The ownership of the property will be determined by intestate succession i.e succession according to the personal law applicable to the deceased individual. The heirs will be determined in accordance with the religion of the intestate for example Hindus, Buddhists, Sikhs and Jains will be governed by the Hindu Succession Act, 1956, Muslims will be governed by the Mohammedan Law and all others will be determined by the Indian Succession Act, 1925.

What are the legal options available to the heirs of the deceased?

 
  • Letters of AdministrationSection 273 of the Indian Succession Act, 1925 provides for Letters of Administration which are granted by the court to the individual who volunteers to be the administrator with the consent of the legal heirs for the lawful distribution of assets of the deceased. The purpose of grant of Letters of Administration is only to enable the administrator so appointed by the court to collect/assimilate the properties of the deceased and to deal with the various authorities with whom the properties of the deceased may be vested or recorded and thereafter the same be transferred in the names of the successors in accordance with the law of succession applicable to the deceased. The administrator during the proceedings is required from time to time to file the accounts in the court with respect to the administration of the estate of the deceased.[1]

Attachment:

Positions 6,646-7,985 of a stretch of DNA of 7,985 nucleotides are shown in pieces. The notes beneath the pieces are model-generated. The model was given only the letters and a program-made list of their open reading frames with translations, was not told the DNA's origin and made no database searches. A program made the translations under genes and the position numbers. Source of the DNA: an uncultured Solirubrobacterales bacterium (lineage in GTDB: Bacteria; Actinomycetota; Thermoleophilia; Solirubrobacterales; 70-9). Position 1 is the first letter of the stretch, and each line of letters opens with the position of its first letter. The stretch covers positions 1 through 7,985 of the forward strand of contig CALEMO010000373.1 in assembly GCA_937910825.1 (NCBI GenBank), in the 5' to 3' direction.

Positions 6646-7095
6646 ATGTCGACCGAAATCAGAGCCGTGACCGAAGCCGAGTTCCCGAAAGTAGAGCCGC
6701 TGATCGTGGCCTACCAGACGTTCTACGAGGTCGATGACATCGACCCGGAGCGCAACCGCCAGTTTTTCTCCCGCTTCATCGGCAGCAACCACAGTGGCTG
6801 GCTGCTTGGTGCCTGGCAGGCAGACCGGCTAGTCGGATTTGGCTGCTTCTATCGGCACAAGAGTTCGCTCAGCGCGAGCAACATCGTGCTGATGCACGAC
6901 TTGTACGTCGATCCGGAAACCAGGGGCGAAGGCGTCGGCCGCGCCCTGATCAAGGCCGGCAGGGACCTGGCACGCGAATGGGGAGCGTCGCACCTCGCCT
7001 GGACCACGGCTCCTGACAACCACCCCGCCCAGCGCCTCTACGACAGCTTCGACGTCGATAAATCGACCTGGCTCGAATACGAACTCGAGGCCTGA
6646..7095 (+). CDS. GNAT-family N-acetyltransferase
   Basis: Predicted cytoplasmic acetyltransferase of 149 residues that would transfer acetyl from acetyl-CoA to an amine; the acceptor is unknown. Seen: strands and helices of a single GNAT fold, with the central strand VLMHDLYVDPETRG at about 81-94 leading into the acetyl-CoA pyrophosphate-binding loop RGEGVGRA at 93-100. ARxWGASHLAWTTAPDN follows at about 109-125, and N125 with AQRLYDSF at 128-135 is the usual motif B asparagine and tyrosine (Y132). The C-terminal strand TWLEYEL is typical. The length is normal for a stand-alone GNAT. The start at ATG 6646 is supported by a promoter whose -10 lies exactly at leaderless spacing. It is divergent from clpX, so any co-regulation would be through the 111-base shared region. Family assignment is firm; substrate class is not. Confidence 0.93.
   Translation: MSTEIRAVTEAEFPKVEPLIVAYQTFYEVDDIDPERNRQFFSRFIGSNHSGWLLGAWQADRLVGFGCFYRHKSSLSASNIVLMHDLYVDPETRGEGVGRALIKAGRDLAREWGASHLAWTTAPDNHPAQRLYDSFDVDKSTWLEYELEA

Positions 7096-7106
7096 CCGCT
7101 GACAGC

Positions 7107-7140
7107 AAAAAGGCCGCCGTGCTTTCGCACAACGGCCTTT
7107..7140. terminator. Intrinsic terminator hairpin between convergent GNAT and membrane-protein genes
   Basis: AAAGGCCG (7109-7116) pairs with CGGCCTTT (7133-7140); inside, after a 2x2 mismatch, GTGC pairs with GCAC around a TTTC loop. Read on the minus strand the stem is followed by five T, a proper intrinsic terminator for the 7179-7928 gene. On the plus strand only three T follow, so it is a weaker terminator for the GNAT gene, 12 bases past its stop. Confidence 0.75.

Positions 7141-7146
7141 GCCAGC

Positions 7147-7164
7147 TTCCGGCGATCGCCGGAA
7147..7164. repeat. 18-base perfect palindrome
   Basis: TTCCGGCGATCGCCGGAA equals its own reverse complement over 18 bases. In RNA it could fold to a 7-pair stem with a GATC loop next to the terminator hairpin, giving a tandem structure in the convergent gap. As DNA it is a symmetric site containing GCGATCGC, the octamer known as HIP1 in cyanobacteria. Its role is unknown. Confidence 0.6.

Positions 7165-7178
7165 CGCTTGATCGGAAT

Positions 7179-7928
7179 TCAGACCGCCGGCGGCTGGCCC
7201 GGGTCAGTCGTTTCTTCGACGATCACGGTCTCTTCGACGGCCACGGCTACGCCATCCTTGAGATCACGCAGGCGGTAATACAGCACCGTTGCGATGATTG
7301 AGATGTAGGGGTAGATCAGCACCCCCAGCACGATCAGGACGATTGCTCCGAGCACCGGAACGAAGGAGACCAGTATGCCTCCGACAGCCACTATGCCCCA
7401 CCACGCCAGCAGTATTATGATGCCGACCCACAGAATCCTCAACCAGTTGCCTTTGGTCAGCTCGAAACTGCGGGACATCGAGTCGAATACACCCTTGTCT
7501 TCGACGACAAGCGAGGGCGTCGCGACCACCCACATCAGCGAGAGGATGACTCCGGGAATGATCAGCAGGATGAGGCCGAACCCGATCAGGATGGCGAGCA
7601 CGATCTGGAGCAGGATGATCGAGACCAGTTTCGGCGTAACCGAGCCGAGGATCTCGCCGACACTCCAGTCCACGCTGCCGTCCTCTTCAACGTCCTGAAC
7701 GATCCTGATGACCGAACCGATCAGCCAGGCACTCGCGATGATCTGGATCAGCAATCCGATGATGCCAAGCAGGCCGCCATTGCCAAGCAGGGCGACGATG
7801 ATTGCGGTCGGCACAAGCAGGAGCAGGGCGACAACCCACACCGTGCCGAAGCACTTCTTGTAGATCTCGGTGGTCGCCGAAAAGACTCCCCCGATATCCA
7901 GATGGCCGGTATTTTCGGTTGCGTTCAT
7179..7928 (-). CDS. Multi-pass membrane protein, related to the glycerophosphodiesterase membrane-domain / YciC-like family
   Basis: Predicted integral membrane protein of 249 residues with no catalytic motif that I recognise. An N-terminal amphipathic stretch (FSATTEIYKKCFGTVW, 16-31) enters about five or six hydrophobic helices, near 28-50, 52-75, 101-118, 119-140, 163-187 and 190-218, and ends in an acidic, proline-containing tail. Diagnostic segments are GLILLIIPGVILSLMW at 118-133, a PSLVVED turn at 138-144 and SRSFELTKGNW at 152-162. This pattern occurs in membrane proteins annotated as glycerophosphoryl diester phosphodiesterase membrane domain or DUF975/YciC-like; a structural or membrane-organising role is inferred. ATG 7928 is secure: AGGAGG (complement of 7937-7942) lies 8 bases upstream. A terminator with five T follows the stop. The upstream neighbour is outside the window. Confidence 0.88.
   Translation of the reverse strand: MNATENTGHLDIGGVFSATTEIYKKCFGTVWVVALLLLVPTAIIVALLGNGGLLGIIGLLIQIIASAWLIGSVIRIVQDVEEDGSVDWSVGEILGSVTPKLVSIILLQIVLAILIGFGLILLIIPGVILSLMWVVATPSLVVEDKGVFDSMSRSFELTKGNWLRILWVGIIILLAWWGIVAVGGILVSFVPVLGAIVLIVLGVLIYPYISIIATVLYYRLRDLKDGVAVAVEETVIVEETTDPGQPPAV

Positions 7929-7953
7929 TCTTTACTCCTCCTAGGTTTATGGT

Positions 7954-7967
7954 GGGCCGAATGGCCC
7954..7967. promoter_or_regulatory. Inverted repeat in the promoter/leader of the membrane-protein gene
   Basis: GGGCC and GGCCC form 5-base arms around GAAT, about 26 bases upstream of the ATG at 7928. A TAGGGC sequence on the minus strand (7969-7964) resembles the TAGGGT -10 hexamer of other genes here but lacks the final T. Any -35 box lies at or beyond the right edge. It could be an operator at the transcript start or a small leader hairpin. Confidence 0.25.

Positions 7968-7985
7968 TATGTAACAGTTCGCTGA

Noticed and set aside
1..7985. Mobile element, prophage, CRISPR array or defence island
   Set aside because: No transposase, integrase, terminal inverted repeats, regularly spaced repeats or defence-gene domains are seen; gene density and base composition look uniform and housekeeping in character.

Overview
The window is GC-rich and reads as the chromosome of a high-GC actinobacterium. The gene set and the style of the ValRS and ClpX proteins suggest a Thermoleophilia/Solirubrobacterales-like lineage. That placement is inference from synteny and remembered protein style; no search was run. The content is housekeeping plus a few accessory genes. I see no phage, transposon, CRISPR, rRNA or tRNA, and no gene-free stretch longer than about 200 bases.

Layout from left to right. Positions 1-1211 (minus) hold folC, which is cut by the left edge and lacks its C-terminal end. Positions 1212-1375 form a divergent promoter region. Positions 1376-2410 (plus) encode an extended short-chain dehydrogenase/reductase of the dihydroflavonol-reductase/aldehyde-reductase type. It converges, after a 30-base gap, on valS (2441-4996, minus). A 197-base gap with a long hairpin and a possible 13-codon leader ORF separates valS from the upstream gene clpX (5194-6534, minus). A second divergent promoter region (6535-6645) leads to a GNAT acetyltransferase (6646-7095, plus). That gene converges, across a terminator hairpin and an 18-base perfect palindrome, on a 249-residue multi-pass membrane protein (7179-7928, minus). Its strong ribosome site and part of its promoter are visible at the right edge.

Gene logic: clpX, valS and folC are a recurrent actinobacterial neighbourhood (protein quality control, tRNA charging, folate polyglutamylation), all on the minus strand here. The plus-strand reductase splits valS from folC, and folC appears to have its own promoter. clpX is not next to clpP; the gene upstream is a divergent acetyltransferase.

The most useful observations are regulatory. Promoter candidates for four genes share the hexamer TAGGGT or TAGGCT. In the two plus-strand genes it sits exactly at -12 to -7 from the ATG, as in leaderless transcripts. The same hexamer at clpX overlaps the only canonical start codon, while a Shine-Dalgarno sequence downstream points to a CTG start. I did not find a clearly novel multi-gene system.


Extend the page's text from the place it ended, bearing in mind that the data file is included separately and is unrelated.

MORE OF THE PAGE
• Succession Certificate: Succession certificate entitles the holder to inherit the moveable assets of the deceased and to make payment of a debt or transfer securities to the holder of certificate without having to ascertain the legal heir entitled to it. A Succession Certificate is not granted where Probate or Letters of Administration are mandatory to be obtained. The purpose of a succession certificate is limited in respect of debts and securities such as provident fund, insurance, deposits in banks, shares, or any other security of the central government or the state government to which the deceased was entitled.